Friday, November 08, 2019

Retired Vanderbilt dean, now a farmer, lauded for helping the LGBTQ community at the Nashville university

K. C. Potter
K.C. Potter lives on a farm in rural Tennessee these days, but the 80-year-old retired college professor and administrator has been seeing some excitement lately. Potter, the dean emeritus for residential and judicial affairs at Vanderbilt University, was recently declared a Trailblazer by the college for his longtime efforts to help LGBTQ students, Brad Martin reports for The Hickman County Times.

Potter, who is gay, created a policy at the school that protects LGBTQ students from harassment and mentored gay students. In 2008, the college established the K.C. Potter Center, which houses the university's Office of Lesbian, Gay, Bisexual, Transgender, Queer and Intersex Life, Martin reports.

"I was humbled," Potter told Martin. "And I felt maybe it should have been named for somebody else, or a group. . . . There were a lot of courageous students that I dealt with over the years." He was featured in the 2015 documentary "A Secret Only God Knows", which chronicled the lives of LGBTQ residents who reflect on life in Middle Tennessee before 1970.

A native of Eastern Kentucky who attended Berea College, Potter said he began advocating for LGBTQ students' rights because he saw how homophobic the culture was during much of his 33-year career, which began in 1965. It was so toxic that Potter didn't come out of the closet for years. But after a string of suicides from gay students, he began holding weekly support meetings for LGBTQ students in the late 1970s and from that, the drive to create a policy protecting them was born. After several years of dogged pursuit, Potter convinced the faculty senate to approve the policy in 1993.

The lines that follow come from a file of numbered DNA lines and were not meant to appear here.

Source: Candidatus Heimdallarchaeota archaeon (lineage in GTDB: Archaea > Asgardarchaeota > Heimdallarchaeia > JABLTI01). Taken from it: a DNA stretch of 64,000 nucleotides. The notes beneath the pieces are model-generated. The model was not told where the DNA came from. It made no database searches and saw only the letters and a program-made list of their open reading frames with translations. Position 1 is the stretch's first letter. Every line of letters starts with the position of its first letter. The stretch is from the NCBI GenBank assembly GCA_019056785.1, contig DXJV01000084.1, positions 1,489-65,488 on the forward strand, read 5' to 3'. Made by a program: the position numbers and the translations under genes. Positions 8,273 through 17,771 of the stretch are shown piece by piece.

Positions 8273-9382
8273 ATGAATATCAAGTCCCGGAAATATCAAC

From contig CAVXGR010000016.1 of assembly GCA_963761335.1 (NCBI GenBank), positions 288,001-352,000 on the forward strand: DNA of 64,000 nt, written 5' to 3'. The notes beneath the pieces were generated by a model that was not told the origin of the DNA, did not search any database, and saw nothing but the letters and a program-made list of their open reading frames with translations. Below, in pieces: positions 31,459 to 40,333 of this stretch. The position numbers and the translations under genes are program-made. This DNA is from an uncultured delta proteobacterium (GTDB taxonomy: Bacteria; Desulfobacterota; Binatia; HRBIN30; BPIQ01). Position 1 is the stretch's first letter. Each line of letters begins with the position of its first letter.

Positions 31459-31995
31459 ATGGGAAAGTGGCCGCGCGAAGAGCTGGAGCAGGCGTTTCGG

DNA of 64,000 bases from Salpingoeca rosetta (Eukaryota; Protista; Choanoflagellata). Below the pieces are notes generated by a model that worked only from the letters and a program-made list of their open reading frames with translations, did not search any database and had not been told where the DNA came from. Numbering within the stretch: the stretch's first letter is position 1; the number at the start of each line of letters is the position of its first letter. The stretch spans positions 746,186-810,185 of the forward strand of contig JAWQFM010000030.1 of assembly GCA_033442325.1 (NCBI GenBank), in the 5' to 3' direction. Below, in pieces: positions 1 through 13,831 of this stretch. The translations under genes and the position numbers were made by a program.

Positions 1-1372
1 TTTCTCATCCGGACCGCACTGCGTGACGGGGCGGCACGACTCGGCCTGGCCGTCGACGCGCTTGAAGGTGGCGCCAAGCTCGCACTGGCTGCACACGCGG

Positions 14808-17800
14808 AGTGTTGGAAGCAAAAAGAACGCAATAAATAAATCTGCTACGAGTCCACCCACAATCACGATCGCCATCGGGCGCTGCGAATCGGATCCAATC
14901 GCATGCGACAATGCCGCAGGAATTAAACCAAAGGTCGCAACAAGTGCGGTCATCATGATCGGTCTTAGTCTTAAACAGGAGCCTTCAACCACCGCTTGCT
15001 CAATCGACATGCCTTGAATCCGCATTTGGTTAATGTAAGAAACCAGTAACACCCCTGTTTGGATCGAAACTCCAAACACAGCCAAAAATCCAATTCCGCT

Potter says he continues to mentor those who need support. "There is no greater reward in the world, as far as I'm concerned, than to help somebody grow," Potter told Martin.

As a resident of rural Hickman County, southwest of Nashville, Potter also told Martin that all  LGBTQ residents in the county, not just students, need more support. Many fear they'll lose their jobs if they come out of the closet, which Potter attributes partly to religious beliefs and unfounded fears that gay people are pedophiles. It's important for LGBTQ people to find acceptance and support in their community, Potter said, noting that the "overwhelming majority" of people who attempt but fail to complete suicide are gay.

No comments: